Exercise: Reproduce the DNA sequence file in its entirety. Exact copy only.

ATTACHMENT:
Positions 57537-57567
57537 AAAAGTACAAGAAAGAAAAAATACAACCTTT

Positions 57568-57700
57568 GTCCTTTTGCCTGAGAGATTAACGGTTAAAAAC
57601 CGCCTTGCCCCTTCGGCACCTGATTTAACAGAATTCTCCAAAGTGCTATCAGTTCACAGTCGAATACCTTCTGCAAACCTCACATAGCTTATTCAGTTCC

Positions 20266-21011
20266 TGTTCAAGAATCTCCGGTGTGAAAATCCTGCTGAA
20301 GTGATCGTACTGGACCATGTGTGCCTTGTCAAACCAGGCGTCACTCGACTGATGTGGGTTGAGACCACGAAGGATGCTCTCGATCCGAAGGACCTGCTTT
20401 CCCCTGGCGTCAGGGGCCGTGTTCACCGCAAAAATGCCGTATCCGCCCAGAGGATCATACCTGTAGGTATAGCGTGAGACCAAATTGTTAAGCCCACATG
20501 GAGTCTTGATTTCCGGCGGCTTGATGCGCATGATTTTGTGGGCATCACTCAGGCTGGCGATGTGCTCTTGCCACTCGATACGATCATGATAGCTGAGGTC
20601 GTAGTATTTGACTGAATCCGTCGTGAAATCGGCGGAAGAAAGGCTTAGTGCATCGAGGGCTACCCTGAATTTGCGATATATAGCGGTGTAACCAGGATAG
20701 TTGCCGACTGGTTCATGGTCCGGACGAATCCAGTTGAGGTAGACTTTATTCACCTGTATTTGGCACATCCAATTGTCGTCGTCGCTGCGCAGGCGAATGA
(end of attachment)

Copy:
Positions 57537-57567
57537 AAAAGTACAAGAAAGAAAAAATACAACCTTT

Positions 57568-57700
57568 GTCCTTTTGCCTGAGAGATTAACGGTTAAAAAC
57601 CGCCTTGCCCCTTCGGCACCTGATTTAACAGAATTCTCCAAAGTGCTATCAGTTCACAGTCGAATACCTTCTGCAAACCTCACATAGCTTATTCAGTTCC

Positions 20266-21011
20266 TGTTCAAGAATCTCCGGTGTGAAAATCCTGCTGAA
20301 GTGATCGTACTGGACCATGTGTGCCTTGTCAAACCAGGCGTCACTCGACTGATGTGGGTTGAGACCACGAAGGATGCTCTCGATCCGAAGGACCTGCTTT
20401 CCCCTGGCGTCAGGGGCCGTGTTCACCGCAAAAATGCCGTATCCGCCCAGAGGATCATACCTGTAGGTATAGCGTGAGACCAAATTGTTAAGCCCACATG
20501 GAGTCTTGATTTCCGGCGGCTTGATGCGCATGATTTTGTGGGCATCACTCAGGCTGGCGATGTGCTCTTGCCACTCGATACGATCATGATAGCTGAGGTC
20601 GTAGTATTTGACTGAATCCGTCGTGAAATCGGCGGAAGAAAGGCTTAGTGCATCGAGGGCTACCCTGAATTTGCGATATATAGCGGTGTAACCAGGATAG
20701 TTGCCGACTGGTTCATGGTCCGGACGAATCCAGTTGAGGTAGACTTTATTCACCTGTATTTGGCACATCCAATTGTCGTCGTCGCTGCGCAGGCGAATGA